Experts say schools can lower violence risk

CINCINNATI - A lot of people are wondering what events led to the shooting rampage in Chardon, Ohio, Monday and what, if anything, could have been done to prevent it.

Tri-State experts say schools can take steps to lower the risk of student violence without increasing school security with more guards or by adding metal detectors.

Chardon High School students told reporters bullying played a role in Monday's tragedy. Some said the suspect appeared to target specific students sitting together in the school's cafeteria. Other students said the gunman was a "loner" and an outcast.

Bridges for A Just Community counselor Shawn Jeffers says schools need to make the loners feel less lonely.

"When you see the kid who is sitting alone, go over and talk to them. That's because there may be issues of homesickness or something happening there. This way you sit down and have a conversation," said Jeffers.

Forensic psychologist Dr. Kenneth Manges says schools should also watch for signs. Manges says he's seen pictures on the Internet that indicate the gunman may have sent out warnings before the incident.

"This young man had two weapons in his hands, so he had taken a picture of himself in this power pose. So my guess is that this was, in some way, premeditated," said Dr. Manges.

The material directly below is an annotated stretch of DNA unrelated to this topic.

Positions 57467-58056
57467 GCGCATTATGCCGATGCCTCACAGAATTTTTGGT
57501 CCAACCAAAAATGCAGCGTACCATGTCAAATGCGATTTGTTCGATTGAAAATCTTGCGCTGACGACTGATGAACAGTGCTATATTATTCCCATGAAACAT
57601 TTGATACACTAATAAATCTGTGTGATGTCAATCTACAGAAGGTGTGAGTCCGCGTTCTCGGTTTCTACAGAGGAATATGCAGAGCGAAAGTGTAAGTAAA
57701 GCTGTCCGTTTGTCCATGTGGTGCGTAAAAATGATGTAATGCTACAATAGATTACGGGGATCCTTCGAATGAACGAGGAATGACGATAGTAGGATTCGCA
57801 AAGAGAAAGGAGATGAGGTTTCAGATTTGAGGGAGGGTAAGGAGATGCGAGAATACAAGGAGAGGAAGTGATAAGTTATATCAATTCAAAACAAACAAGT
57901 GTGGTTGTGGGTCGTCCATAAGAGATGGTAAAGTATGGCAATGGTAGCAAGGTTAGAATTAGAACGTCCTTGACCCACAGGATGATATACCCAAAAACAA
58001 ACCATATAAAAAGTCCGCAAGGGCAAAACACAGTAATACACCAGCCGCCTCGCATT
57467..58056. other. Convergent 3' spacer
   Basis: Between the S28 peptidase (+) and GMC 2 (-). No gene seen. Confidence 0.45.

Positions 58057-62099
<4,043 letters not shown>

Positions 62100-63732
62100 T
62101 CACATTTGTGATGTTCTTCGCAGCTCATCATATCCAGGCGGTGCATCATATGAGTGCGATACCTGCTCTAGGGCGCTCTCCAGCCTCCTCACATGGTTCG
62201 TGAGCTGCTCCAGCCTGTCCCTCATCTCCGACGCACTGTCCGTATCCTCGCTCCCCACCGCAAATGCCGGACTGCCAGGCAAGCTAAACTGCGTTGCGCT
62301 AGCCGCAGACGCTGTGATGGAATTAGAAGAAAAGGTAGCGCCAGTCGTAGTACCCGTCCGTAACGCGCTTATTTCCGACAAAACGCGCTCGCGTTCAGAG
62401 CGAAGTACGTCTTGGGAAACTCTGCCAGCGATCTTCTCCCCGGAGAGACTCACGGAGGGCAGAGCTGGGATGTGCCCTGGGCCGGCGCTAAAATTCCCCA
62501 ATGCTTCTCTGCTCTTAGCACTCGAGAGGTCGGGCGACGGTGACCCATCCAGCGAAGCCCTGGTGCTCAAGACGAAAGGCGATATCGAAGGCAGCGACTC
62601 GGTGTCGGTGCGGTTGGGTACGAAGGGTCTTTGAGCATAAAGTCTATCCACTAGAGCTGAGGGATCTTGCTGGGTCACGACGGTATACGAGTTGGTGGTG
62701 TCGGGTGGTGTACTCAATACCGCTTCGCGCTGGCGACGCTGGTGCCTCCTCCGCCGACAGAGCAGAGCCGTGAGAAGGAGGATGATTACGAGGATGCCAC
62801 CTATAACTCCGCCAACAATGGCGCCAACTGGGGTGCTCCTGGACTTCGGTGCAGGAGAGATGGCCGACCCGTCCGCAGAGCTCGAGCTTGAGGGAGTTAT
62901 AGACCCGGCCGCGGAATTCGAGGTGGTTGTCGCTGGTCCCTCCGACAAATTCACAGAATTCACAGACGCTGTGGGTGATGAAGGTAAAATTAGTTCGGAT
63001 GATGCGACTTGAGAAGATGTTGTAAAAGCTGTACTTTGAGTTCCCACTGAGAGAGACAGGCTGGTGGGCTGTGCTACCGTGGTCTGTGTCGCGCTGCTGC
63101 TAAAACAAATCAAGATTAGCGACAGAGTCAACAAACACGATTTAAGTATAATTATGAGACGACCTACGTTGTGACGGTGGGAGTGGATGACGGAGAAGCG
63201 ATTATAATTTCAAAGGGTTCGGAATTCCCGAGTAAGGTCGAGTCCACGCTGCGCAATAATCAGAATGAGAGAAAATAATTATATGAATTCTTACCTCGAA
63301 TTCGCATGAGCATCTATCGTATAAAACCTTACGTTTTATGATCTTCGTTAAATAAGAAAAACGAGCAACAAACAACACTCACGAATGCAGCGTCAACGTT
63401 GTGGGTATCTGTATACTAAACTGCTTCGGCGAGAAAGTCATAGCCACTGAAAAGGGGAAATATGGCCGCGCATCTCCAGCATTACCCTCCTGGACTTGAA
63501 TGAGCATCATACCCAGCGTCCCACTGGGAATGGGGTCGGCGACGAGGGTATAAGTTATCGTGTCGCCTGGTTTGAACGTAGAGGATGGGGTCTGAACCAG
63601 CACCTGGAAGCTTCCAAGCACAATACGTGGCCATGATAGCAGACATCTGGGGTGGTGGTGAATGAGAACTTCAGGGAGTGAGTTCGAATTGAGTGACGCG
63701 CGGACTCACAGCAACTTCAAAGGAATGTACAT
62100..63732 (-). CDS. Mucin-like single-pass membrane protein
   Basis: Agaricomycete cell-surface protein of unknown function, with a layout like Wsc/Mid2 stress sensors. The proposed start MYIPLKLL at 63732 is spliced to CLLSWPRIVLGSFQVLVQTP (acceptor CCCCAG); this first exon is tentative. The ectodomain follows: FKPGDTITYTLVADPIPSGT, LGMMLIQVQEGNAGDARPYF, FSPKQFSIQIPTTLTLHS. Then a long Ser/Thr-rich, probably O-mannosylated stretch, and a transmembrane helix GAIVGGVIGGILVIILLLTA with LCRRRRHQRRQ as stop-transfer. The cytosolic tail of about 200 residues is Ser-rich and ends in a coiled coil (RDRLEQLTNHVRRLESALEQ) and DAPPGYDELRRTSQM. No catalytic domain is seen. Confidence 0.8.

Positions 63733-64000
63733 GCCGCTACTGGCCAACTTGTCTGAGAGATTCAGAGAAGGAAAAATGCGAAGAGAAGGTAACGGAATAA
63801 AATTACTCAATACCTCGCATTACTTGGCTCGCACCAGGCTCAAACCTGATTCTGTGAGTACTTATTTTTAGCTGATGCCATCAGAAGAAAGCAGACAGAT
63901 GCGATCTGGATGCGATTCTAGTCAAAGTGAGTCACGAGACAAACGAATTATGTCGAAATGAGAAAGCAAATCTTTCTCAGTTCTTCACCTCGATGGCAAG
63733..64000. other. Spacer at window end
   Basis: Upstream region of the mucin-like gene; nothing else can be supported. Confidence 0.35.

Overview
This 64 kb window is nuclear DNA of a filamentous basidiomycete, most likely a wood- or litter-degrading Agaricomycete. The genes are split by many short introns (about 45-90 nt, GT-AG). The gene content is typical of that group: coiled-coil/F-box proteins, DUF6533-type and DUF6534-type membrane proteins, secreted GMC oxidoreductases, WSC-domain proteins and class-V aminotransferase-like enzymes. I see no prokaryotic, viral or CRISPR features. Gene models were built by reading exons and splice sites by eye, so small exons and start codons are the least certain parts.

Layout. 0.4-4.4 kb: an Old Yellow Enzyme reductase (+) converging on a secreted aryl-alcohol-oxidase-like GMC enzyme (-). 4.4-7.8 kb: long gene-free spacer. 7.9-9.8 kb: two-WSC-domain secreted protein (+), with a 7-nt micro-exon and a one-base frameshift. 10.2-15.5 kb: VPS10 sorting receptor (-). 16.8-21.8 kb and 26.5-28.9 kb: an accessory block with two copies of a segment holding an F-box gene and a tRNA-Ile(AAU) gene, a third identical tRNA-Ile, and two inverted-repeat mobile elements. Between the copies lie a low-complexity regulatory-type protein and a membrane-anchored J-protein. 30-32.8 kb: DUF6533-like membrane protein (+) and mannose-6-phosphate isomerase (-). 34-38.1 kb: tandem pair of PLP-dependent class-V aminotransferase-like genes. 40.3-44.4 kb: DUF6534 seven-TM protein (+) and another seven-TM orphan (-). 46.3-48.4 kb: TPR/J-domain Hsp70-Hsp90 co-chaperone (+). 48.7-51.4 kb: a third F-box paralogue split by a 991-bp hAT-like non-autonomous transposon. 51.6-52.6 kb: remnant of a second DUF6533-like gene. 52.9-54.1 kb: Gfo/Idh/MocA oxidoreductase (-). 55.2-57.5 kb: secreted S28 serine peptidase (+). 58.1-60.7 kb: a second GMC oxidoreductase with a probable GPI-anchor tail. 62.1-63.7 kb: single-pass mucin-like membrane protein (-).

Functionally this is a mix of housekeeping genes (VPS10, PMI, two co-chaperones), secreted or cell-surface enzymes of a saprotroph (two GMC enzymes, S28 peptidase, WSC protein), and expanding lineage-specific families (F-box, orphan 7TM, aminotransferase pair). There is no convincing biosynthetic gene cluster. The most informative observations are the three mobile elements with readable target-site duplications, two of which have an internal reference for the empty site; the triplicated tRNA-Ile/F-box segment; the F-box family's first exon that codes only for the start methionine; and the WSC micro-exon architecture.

Jaffers also says that if students are being bullied, they shouldn't be afraid to speak up to adults.

"Even if it's a false alarm, a student makes a comment like they feel they are being bullied or they are feeling hopeless, they're feeling angry because of something other students did, I think if a teacher intervenes, it can let a student know that somebody cares," said Jaffers.

Manges added that schools need to tell students that destructive talk needs to be reported for everyone's safety.

"There should be a zero tolerance for the statements about wanting to harm someone else," said Manges.

Both Manges and Jaffers say it's always good for schools to continue to re-evaluate how they handle bullying, especially after a tragedy occurs.

Print this article Back to Top